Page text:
If the story is true—if Zainab Shafia really did ask for her mother’s car keys and embark on a deadly joyride into the Rideau Canal—that late-night knock at the motel door was the last time Tooba Yahya saw her eldest child alive. (The next time she laid eyes on her daughter, Zainab was zipped into a plastic body bag.) On the witness stand 2½ years later, she managed to recall that final conversation without any trace of a tear. “After I gave the keys to her, I changed my clothing, and without washing my face or cleaning my teeth, I went to sleep,” she testified. “I didn’t know anything else until the next morning.”
Minutes later, Yahya’s lawyer asked about the events of July 21, 2009, the day detectives searched her Montreal home and Quebec social workers seized three of her other children—for their own safety. “I will never forget that,” she wailed, burying her face in a Kleenex. “I requested them not to take my children because [the youngest] would not last without me. They did not listen.” It took more than a minute for Yahya to compose herself, her sniffles filling the courtroom speakers.
When the questions turned to the morning of her arrest, she was bawling yet again. “I saw with my eyes that they handcuffed Hamed and took my son away from me,” she cried. “To get Hamed out of that torture, whatever I was able to do I would have done it.”
The jury will ultimately decide what to make of Yahya’s words (and her selective tear ducts). But the trend was difficult to ignore: sobs for the three children placed in foster care. Sobs for the son under arrest. The driest of eyes for the three daughters fished from the Kingston Mills Locks.
Police, of course, say Zainab never asked for the keys—because she was already dead, rammed over the water’s edge in the same black car as two of her younger sisters (Sahar, 17, and Geeti, 13) and her dad’s other wife in the polygamous home, Rona Amir Mohammad. According to prosecutors, what was staged to look like a freak accident was in fact a mass “honour kill” orchestrated by the victims’ closest relatives: Mohammad Shafia, father and husband; Yahya, mother and fellow wife; and Hamed, brother and surrogate son.
Following in her husband’s footsteps, Yahya chose to testify in her own defence, a rare and risky tactic for an accused facing four counts of first-degree murder. But for a woman who has already confessed to being at the locks that night—“Never tell my husband that I have said this,” she begged the interrogating officer—facing the jury was her last chance to explain herself, her one opportunity to plant that seed of reasonable doubt. And water it with some tears.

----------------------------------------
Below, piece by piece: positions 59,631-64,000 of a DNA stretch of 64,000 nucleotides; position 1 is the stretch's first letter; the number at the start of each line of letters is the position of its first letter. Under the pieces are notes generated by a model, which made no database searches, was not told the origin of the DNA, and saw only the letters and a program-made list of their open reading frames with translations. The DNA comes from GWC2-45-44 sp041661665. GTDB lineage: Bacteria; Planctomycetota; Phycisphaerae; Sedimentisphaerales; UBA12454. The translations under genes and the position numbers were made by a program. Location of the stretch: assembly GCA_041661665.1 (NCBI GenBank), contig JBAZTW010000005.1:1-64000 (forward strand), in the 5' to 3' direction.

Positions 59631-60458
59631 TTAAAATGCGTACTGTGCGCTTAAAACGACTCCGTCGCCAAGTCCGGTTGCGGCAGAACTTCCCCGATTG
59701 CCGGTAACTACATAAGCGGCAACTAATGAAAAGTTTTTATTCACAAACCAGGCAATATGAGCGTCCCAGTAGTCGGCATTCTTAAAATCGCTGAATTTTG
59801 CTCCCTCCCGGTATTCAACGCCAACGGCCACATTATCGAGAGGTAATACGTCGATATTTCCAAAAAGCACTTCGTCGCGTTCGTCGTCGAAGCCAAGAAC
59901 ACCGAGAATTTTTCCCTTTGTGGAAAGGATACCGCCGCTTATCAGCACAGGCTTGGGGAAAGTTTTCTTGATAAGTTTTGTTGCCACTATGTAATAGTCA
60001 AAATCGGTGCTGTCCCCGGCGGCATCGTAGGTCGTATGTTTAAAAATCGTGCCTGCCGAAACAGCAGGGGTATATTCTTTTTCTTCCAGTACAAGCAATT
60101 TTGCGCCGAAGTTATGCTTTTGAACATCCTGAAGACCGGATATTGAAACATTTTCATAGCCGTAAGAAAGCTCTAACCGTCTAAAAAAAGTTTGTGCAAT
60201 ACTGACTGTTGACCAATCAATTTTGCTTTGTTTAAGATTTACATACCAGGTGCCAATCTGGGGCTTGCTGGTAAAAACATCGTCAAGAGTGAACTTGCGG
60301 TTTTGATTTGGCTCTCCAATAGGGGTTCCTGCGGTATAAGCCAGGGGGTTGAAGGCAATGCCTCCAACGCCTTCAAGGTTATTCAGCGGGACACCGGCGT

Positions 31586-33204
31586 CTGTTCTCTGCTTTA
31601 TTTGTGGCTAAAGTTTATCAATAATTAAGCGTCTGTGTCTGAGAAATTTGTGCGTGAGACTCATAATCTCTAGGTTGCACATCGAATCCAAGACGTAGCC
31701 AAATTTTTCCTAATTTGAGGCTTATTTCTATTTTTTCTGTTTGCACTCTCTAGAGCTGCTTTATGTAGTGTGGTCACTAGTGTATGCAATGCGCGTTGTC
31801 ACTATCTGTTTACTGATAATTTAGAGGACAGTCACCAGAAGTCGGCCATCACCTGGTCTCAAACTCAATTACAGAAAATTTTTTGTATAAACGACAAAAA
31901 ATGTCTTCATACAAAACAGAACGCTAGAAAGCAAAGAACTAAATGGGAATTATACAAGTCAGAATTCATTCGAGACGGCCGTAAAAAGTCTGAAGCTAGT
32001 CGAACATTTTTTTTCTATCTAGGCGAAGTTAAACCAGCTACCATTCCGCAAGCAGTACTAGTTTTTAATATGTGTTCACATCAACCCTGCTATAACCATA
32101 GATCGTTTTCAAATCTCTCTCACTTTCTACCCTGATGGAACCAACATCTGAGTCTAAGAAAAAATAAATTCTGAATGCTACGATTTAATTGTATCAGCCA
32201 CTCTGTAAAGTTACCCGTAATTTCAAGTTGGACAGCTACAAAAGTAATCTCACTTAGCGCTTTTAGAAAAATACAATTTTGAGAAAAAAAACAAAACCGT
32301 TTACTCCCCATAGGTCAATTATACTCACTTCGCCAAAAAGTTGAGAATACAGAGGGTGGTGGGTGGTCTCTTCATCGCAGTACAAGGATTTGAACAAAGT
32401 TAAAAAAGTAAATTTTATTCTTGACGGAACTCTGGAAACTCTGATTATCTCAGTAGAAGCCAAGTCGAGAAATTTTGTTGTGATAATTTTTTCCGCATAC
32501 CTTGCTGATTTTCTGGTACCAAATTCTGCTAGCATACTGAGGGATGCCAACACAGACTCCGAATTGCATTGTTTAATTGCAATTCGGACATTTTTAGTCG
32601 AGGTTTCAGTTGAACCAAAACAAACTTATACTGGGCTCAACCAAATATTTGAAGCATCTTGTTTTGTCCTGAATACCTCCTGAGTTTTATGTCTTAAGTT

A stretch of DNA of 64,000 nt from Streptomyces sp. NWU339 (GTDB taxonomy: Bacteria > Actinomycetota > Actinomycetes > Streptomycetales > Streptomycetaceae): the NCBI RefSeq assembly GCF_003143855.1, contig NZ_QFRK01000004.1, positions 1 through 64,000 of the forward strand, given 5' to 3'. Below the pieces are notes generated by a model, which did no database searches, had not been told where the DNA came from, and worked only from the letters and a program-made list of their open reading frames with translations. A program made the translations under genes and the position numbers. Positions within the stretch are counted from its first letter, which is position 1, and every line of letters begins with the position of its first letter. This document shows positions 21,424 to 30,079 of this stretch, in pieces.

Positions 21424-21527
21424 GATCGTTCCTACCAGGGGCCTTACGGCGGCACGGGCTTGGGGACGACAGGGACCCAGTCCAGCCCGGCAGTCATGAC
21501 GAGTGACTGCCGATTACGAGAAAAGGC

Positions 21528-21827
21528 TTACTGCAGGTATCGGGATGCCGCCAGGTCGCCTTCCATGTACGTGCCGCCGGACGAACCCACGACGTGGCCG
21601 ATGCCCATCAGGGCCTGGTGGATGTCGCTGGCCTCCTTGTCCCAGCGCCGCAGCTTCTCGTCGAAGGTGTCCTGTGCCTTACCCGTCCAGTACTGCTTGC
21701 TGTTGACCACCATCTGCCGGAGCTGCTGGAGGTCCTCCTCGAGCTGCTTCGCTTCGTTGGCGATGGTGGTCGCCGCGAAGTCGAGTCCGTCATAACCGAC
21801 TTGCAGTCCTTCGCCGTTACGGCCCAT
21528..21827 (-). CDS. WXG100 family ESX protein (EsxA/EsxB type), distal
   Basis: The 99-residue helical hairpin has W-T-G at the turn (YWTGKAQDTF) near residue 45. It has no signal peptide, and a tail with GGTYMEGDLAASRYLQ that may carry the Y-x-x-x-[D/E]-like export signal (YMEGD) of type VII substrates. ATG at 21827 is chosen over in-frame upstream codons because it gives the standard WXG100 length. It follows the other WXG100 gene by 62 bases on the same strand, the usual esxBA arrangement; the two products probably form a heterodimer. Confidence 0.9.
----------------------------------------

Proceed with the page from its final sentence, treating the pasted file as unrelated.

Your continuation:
Hour after hour, Yahya denied every bit of the prosecution’s theory: that the girls, new immigrants to Canada, were executed because they were “whores” with boyfriends who tarnished the family’s good Muslim name (and that Rona, infertile and outcast, was a convenient throw-in). Despite weeks of testimony to the contrary, Yahya claimed that hers was an idyllic home, where two wives lived in harmony, the kids had all the money they needed, and the girls were free to pick their own outfits. She and Shafia preferred their daughters to wear hijabs, Yahya conceded, but they didn’t force them. “It was their choice,” she said. “It wasn’t someone else’s choice.”
Yahya, now 42, had an answer for everything. Rona’s personal diary, which accused her of “scheming” to keep Shafia all to herself? “She never complained to me,” Yahya said. Sahar’s botched suicide attempt? “She said that all the time: ‘I will kill myself.’ ” Those tape-recorded conversations with Shafia, where he urges the devil “to s–t” on his daughters’ graves because they “betrayed” both him and Islam? Common Farsi expressions, she said, used in Afghanistan every day. “I wouldn’t let even a thorn get into the feet of my children,” she insisted.
Among the shackled trio, Yahya is the only one who admitted to police that they were at the death scene that night; she said she fainted after the splash and didn’t remember anything else. But on the stand, she swore it was all a lie, another motherly attempt to protect one of her beloved kids. “I thought: ‘Please don’t touch Hamed, he is innocent,” Yahya explained. “I lied, and I did that for Hamed. None of it was true.”
When deliberations finally begin, members of the jury may say the same thing about her testimony.